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Voices of Honor
Flags planted on the Mall for "12,000 Flags for 12,000 Patriots” protest in 2007. At the time, The Human Rights Campaign, which organized the protest, said that the “Don’t Ask, Don’t Tell” policy had been responsible for the discharge of at least 12,000 military personnel.  (Flickr/M.V. Jantzen; Click for full image)

Flags planted on the Mall for "12,000 Flags for 12,000 Patriots” protest in 2007. At the time, The Human Rights Campaign, which organized the protest, said that the “Don’t Ask, Don’t Tell” policy had been responsible for the discharge of at least 12,000 military personnel. (Flickr/M.V. Jantzen; Click for full image)

Twenty of the 26 NATO nations allow open military service by gays and lesbians: Great Britain, Australia, Canada, Israel. The United States does not.

Since 1993, U.S. policy on gays in the military has been “Don’t Ask, Don’t Tell.” Thirteen thousand servicemen and women have been discharged under that policy. Candidate Barack Obama promised to change it.

So far, it’s unchanged. A new national campaign aims to raise the heat for change. Opponents of open gay service are digging in.

This hour, On Point: gays in the U.S. military, and the fight now over “Don’t Ask, Don’t Tell.”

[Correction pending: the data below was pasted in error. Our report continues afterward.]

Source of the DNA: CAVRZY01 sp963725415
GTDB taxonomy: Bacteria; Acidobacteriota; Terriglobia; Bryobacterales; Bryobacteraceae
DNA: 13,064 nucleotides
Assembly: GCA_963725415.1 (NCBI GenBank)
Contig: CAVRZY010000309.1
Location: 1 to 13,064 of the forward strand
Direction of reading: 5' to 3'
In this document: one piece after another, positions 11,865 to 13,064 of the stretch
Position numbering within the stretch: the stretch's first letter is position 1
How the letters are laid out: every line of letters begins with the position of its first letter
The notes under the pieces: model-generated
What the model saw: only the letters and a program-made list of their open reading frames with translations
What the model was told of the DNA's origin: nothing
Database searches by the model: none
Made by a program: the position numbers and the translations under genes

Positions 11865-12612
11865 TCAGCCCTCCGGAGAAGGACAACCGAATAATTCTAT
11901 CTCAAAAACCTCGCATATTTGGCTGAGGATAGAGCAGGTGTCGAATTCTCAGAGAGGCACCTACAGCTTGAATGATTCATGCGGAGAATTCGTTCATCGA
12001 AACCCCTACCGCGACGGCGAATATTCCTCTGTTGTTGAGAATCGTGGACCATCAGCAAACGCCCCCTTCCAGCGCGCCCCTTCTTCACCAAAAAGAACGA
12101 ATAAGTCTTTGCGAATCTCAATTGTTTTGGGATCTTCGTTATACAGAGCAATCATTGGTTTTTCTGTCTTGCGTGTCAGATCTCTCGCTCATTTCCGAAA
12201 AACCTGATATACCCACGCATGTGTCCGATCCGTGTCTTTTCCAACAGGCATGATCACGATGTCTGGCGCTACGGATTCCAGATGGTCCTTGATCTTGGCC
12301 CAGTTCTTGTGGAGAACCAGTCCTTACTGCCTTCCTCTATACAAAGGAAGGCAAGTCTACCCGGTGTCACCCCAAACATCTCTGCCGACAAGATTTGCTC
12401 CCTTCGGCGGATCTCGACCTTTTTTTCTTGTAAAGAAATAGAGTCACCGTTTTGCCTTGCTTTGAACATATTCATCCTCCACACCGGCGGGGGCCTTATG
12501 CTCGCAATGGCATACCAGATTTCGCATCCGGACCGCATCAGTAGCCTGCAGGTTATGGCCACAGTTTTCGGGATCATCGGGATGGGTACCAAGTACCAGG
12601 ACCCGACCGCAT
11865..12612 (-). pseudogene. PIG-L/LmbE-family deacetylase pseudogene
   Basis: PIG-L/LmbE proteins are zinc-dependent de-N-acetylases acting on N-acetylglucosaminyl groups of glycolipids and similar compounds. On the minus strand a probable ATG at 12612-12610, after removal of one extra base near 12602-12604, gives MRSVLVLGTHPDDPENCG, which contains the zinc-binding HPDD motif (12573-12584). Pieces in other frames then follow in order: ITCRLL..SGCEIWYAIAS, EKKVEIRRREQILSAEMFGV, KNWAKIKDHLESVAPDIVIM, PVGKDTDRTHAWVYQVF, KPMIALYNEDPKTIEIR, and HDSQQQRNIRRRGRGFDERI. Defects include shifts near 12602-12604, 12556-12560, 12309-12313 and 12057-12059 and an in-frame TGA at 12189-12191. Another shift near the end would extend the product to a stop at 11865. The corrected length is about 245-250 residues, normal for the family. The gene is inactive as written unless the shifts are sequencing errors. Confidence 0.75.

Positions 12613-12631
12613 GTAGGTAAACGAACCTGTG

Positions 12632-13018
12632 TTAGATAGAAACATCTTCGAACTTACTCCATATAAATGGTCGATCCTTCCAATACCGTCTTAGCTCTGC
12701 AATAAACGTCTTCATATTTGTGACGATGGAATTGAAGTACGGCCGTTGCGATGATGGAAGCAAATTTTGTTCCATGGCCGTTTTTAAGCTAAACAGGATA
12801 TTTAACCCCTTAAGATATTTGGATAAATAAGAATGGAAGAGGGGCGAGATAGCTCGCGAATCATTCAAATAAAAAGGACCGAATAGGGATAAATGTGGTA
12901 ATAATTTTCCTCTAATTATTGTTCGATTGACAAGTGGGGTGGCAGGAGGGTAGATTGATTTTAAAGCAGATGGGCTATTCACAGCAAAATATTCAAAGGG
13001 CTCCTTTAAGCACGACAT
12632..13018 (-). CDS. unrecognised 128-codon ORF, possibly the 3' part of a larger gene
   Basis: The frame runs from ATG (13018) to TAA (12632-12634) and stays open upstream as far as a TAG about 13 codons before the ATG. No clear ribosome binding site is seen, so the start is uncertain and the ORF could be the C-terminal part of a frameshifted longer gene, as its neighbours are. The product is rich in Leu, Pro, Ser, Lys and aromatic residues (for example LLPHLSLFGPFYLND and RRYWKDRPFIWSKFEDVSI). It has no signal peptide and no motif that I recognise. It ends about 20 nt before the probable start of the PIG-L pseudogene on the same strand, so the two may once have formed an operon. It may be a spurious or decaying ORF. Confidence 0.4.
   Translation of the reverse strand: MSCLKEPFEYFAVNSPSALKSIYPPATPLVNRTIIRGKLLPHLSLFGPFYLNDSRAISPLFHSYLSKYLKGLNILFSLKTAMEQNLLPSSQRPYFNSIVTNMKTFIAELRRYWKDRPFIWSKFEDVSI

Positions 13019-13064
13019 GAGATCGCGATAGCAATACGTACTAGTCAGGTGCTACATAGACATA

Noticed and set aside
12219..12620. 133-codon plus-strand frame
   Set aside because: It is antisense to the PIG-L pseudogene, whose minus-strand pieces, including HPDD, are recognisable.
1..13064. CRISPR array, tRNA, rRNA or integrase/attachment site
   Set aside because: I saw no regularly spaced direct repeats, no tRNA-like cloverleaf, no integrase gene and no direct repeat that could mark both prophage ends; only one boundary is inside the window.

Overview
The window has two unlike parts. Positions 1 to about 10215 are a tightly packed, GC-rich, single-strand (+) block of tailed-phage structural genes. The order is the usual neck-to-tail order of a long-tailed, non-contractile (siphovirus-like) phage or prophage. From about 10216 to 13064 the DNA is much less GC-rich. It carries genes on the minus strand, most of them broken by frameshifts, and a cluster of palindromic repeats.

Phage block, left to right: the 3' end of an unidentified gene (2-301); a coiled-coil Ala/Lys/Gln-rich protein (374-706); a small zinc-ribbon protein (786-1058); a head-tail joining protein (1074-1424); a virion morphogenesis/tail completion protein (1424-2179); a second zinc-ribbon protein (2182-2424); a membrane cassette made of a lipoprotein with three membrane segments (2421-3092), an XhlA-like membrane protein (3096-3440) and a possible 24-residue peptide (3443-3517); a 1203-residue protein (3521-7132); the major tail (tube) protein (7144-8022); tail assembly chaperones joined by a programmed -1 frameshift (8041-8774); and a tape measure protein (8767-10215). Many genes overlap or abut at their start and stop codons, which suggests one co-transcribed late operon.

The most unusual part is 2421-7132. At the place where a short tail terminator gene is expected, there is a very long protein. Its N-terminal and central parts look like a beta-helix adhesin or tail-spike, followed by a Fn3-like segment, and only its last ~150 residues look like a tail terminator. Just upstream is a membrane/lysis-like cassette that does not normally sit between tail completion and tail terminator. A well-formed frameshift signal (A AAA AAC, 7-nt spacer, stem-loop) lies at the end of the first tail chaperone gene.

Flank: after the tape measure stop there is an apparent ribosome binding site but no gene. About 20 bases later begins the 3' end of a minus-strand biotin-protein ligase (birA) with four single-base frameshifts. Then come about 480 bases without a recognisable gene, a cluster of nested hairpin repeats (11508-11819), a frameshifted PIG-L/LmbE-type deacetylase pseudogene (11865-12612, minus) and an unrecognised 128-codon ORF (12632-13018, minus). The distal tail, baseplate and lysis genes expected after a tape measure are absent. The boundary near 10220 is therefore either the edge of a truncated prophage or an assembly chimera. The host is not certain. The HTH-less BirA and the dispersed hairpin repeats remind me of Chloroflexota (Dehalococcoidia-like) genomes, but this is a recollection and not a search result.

You can join the conversation. Tell us what you think — here on this page, on Twitter, and on Facebook.

Guests:

Laura Meckler is a reporter for the Wall Street Journal

Eric Alva is an ex-marine and a volunteer with the Voices of Honor campaign which will be traveling around the country to put pressure on Washington to repeal Don’t Ask, Don’t Tell. He joined the marines in 1990, at age 19, and served in Somalia and was stationed in Japan and California for 10 years. In March 2003, Alva’s unit was among the first to cross Kuwait’s border into Iraq for the start of Operation Iraqi Freedom. Three hours into the ground war, he stepped out of his vehicle and triggered a landmine. His right leg was so badly damaged that it needed to be amputated. He became the first American wounded in the war and the war’s first Purple Heart recipient. Alva retired as a staff sergeant in June 2004.

Julie Sohn is an Iraq war veteran and former Marine Corps Captain. She has been station in Japan, Parris Island, South Carolina, and Falluja, Iraq. She was active duty from 1999 to 2003, and in the reserves from 2003 until 2008, when she was discharged for speaking publically for the repeal of Don’t Ask, Don’t Tell. She now works for the Los Angeles Police Department in its Use of Force Division.

Patrick Murphy has represented Pennsylvania’s Eighth District, in the Eastern part of the state, since 2007. He was the first Iraq war veteran elected to Congress. He served in Baghdad from 2003-2004 as a Captain in the Army’s elite 82nd Airborne Division, and was later awarded the Bronze Star for Service. He is trying to gain enough votes in the House now to repeal Don’t Ask, Don’t Tell and is working closely with the Voices of Honor campaign.

Dustin Siggins joined the Federal Reserves in 2004, the New Hampshire Army National Reserves in 2006 and the Washington Army National Reserves in January 2009. He graduated from Plymouth State University in 2008. He is 23 years old and blogged about Don’t Ask, Don’t Tell, calling it a compromise that worked.

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